Shinjuku temple, located in Tokyo, is an ultra-high-tech Buddhist temple and cemetery. From Icon Magazine:
spanning several floors in the heart of the building is an off-limits high-tech vault system that can hold the cremated remains of up to 7,000 people – it has already acquired more than 300 since opening last year. After visitors swipe their entrance cards, family urns are automatically transported to the altar of one of eight viewing booths in the basement, alongside electronic photographs of the deceased.
Lawyer Garry Hoy worked on the 24th floor of the Toronto-Dominion Bank Tower. Hi’s favorite trick, during office parties, was to demonstrate how the building's glass windows were unbreakable. He did this by hurling himself at them. But when he performed his trick in July 1993, the window unexpectedly broke, sending him plummeting to his death.
Based on notoriety alone, I’d say this has to qualify as one of the top 25 weird news stories of all time. Wikipedia notes that it’s been featured on a number of television shows (such as Mythbusters), and was also re-enacted in the 2006 movie The Darwin Awards.
Along similar lines, when comic book writer Mark Gruenwald died in 1996, some of his cremains were mixed into the printer's ink for the trade paperback compilation of his Squadron Supreme graphic novel. As explained by his widow:
The whole ash thing was a complete fluke when we wrote up our wills in 1992; he put in a direction to have me cremate him and put his ashes into a comic book. Yeah, yeah…that will never happen, I thought to myself. Little did I know, four years later I’d be doing just that. And Marvel cooperated and we did it! I drove up to the plant in Connecticut and stirred the ashes into the ink that was used for Squadron Supreme, his best-selling graphic novel. That all happened between 1996-97.
It's officially known by the acronym CrisTAL (Criteria for Screening and Triaging to Appropriate Alternative Care), but it's more widely known as the Death Test. It's a 29-point checklist to help doctors determine if elderly patients are at risk of dying within the next three months. So, it seems like a more rigorous version of the "Surprise Question" which (as we've posted about before) is another test docs use to predict imminent death.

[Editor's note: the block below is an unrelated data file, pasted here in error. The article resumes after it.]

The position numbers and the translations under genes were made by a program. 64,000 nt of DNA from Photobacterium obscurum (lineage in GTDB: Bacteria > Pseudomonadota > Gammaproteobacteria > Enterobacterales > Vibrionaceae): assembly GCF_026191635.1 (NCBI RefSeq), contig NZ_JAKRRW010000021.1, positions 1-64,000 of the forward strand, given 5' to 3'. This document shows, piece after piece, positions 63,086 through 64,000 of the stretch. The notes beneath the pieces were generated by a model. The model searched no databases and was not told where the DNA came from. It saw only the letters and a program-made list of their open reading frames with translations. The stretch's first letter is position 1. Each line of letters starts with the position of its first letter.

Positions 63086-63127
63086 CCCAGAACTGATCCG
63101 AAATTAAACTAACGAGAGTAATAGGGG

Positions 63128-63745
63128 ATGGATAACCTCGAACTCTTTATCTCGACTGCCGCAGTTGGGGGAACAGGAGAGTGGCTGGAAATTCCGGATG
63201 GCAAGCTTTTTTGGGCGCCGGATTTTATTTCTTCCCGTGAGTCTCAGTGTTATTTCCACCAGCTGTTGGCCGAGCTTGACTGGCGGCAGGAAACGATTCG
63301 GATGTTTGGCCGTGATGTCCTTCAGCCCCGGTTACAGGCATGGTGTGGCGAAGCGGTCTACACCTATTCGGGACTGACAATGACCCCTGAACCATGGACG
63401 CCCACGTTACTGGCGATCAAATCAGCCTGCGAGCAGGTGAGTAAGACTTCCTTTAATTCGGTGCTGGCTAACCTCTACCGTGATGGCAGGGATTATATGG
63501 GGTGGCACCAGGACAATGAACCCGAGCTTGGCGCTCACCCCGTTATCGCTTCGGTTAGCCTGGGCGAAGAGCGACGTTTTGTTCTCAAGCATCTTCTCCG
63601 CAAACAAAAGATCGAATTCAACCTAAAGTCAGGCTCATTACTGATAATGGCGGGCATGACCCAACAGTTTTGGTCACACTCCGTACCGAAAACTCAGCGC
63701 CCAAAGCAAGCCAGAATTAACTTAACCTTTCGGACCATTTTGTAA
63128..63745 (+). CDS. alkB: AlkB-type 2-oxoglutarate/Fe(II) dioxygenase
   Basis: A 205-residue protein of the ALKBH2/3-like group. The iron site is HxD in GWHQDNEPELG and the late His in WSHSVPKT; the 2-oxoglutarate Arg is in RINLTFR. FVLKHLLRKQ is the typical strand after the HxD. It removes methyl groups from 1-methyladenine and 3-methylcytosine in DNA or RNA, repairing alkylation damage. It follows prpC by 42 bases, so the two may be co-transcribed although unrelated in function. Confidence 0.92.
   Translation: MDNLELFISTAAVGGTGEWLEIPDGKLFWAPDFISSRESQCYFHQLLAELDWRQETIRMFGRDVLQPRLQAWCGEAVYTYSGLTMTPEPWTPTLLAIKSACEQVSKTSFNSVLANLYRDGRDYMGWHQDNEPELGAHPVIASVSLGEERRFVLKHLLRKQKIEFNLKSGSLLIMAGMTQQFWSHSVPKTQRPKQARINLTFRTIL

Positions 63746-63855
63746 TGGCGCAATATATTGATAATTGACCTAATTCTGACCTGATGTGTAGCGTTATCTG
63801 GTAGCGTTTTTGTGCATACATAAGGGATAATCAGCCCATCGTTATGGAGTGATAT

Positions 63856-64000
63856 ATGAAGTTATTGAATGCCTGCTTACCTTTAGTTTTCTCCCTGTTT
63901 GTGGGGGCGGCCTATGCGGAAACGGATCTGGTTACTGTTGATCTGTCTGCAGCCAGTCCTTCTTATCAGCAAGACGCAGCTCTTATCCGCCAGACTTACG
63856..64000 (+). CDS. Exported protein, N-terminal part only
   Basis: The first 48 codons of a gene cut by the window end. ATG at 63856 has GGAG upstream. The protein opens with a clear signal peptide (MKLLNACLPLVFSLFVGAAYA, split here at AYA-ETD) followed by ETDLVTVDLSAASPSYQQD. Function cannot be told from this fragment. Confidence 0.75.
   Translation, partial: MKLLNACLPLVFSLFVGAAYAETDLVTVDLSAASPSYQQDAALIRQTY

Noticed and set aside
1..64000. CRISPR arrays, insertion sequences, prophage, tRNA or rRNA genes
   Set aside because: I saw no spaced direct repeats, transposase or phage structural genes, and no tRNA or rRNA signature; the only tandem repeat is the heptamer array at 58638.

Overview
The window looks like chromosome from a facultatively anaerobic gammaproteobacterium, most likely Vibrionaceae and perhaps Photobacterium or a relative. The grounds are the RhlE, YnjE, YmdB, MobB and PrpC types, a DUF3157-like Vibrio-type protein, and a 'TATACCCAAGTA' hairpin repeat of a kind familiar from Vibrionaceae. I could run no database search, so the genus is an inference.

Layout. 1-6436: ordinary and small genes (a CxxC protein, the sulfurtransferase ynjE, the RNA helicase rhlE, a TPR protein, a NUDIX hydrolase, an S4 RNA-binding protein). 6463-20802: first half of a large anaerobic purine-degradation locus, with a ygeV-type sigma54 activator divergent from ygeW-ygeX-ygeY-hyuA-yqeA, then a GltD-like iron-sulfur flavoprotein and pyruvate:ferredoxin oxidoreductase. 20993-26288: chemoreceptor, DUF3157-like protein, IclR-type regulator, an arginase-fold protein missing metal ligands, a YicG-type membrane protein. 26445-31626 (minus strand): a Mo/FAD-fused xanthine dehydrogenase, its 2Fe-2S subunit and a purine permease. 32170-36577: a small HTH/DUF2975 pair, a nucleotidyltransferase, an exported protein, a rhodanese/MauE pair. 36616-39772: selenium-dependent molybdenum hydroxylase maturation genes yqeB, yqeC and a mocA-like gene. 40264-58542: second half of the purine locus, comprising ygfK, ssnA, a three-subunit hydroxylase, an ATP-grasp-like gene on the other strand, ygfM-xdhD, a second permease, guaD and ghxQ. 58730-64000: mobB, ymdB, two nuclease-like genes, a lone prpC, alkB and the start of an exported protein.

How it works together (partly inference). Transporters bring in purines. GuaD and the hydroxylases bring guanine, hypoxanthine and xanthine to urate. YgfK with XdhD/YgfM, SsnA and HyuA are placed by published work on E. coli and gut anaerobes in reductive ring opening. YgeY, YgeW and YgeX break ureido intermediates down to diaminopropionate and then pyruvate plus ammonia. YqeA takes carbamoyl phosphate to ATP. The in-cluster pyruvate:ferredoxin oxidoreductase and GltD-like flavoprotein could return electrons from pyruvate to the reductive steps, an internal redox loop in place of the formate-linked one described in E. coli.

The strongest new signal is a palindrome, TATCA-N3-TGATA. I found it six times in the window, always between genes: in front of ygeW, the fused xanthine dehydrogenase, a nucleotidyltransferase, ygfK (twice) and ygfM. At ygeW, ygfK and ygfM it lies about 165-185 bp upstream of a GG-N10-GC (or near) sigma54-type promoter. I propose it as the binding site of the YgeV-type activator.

For patients with an age of 65 or over who have been admitted to hospital this time in an emergency:
1. Altered level of consciousness (Glasgow Coma Score change >2 or AVPU=P or U)
2. Blood pressure (a systolic blood pressure of less than 90 mm Hg)
3. Respiratory rate of more then five and less than 30
4. Pulse rate of less than 40 or more than 140
5. Need for oxygen therapy, or known oxygen saturation of less than 90 per cent
6. Hypolglaecemia blood glucose level (less sugar in the blood than normal)
7. Repeat or prolonged seizures
8. Low output of urine (less than 15 mL/h or less than 0.5 mL/kg/h) or a MEW or SEWS score of more than 4
9. Previous history of disease, including:
10. Advanced cancer
11. Kidney disease
12. Heart failure
13. Various types of lung diseases
14. Strokes and vascular dementia
15. Heart attack
16. Moderate to severe liver disease
17. Mental impairment such as dementia or disability from a stroke
18. Length of stay before this RRT call (>5 days predicts 1-year mortality)
19. Repeat hospitalisations in the past year
20. Repeat admission to the intensive care department of the hospital
22. Unexplained weight loss
23. Self-reported exhaustion
24. Weakness (being unable to grip objects, being unable to handle objects or lift heavy objects of less than or equal to 4.5kg,
25. Slow walking speed (walks 4.5m in more than 7 seconds) or is
26. Inability to do physical exercise or stand
27. Is a nursing home resident or lives in supported accommodation
28. Having urine in their blood (more than 30mg albumin/g creatinine
29. Abnormal ECG (irregular heartbeat, fast heartbeat and any other abnormal rhythm or more than or equal to 5 ectopics/min and changes to Q or ST waves)
Ruling in what it called a "tragically bizarre" case, an appeals court found that the estate of a man killed by a train while crossing the Edgebrook Metra station tracks can be held liable after a part of his body sent airborne by the collision struck and injured a bystander.
In 2008, Hiroyuki Joho, 18, was hurrying in pouring rain with an umbrella over his head, trying to catch an inbound Metra train due to arrive in about five minutes when he was struck by a southbound Amtrak train traveling more than 70 mph.
A large portion of his body was thrown about 100 feet on to the southbound platform, where it struck Gayane Zokhrabov, then 58, who was waiting to catch the 8:17 a.m. train to work. She was knocked to the ground, her leg and wrist broken and her shoulder injured.
Paul Di Filippo
Paul has been paid to put weird ideas into fictional form for over thirty years, in his career as a noted science fiction writer. He has recently begun blogging on many curious topics with three fellow writers at The Inferior 4+1.